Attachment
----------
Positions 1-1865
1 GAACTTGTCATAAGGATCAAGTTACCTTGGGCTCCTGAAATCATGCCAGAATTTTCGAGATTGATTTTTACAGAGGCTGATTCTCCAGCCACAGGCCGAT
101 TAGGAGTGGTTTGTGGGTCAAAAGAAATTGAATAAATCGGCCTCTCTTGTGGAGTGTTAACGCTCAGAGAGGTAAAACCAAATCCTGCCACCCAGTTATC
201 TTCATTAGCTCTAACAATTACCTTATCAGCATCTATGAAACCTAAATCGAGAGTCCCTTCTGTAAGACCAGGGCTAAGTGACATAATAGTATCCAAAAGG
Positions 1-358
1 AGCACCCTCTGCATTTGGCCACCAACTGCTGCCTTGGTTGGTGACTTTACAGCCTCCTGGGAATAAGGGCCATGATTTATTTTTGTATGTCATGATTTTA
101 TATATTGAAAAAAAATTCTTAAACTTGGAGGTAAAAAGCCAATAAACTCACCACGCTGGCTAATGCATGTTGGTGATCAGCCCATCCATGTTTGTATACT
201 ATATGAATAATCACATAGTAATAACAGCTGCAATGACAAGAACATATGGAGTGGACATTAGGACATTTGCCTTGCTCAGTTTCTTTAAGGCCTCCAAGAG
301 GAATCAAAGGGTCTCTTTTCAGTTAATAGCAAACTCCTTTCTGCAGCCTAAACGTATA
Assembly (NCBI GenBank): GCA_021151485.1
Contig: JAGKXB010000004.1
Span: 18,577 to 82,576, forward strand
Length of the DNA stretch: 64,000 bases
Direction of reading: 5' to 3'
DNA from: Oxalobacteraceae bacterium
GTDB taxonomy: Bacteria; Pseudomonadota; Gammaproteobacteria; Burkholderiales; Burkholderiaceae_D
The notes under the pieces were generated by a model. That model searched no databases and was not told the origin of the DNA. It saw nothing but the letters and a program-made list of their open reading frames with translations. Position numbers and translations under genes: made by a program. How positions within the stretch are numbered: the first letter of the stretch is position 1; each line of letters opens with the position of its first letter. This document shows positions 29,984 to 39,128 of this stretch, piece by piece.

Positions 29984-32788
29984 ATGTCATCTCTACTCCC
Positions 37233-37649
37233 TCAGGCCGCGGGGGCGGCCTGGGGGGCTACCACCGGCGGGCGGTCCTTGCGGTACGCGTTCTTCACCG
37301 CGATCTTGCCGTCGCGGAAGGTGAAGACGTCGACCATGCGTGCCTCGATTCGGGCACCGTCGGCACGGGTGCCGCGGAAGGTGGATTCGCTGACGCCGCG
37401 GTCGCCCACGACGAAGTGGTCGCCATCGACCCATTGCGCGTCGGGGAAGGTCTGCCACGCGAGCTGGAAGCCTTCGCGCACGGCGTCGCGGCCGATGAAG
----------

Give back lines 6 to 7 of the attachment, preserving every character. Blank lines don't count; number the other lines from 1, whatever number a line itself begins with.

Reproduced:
1 AGCACCCTCTGCATTTGGCCACCAACTGCTGCCTTGGTTGGTGACTTTACAGCCTCCTGGGAATAAGGGCCATGATTTATTTTTGTATGTCATGATTTTA
101 TATATTGAAAAAAAATTCTTAAACTTGGAGGTAAAAAGCCAATAAACTCACCACGCTGGCTAATGCATGTTGGTGATCAGCCCATCCATGTTTGTATACT